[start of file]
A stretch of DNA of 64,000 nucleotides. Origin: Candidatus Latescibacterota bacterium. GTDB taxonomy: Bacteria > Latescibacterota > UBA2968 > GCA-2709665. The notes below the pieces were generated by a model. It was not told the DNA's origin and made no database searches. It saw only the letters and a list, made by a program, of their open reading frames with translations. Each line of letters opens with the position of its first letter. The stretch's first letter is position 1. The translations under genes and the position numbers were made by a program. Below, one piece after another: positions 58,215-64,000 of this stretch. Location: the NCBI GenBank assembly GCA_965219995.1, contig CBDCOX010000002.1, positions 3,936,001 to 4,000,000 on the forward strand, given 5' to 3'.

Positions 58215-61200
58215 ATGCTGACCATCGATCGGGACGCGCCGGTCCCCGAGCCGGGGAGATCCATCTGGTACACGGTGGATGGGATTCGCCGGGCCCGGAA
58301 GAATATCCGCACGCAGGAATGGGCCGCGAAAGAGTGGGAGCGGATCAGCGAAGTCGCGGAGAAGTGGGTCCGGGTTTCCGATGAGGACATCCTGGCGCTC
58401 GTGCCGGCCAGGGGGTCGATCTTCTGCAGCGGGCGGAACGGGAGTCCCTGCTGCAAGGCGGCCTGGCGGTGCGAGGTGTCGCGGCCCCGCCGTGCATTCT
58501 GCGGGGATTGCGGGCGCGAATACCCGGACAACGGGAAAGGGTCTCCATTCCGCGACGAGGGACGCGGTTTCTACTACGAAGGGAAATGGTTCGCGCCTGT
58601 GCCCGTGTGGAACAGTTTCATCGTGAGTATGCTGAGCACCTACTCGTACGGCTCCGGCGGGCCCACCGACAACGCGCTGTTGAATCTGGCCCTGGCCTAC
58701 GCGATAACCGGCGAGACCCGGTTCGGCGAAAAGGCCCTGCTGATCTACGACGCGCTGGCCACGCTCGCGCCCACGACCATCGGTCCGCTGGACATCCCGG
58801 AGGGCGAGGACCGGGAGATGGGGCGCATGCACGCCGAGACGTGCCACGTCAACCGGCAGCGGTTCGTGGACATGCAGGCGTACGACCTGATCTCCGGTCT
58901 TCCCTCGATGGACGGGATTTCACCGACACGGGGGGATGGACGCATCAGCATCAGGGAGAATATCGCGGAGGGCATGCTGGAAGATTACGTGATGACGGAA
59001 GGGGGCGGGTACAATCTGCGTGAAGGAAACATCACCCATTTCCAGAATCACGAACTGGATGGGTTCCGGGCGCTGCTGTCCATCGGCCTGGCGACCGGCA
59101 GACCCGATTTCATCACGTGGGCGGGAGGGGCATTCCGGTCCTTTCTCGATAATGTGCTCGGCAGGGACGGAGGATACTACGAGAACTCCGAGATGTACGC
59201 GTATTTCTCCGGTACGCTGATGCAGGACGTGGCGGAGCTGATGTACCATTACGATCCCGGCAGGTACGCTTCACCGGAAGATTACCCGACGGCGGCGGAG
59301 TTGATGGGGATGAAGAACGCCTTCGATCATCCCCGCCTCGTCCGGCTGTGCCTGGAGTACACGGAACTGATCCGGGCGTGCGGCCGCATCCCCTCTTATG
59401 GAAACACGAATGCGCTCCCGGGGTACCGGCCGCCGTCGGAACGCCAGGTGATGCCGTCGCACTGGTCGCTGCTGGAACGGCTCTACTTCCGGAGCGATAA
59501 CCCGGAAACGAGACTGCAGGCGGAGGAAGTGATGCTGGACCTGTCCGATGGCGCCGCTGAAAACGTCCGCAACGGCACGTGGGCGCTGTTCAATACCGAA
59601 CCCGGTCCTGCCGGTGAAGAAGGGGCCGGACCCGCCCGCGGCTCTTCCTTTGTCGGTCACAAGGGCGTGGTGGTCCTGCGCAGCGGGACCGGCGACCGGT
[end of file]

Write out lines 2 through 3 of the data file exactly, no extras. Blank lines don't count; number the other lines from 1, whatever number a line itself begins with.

Positions 58215-61200
58215 ATGCTGACCATCGATCGGGACGCGCCGGTCCCCGAGCCGGGGAGATCCATCTGGTACACGGTGGATGGGATTCGCCGGGCCCGGAA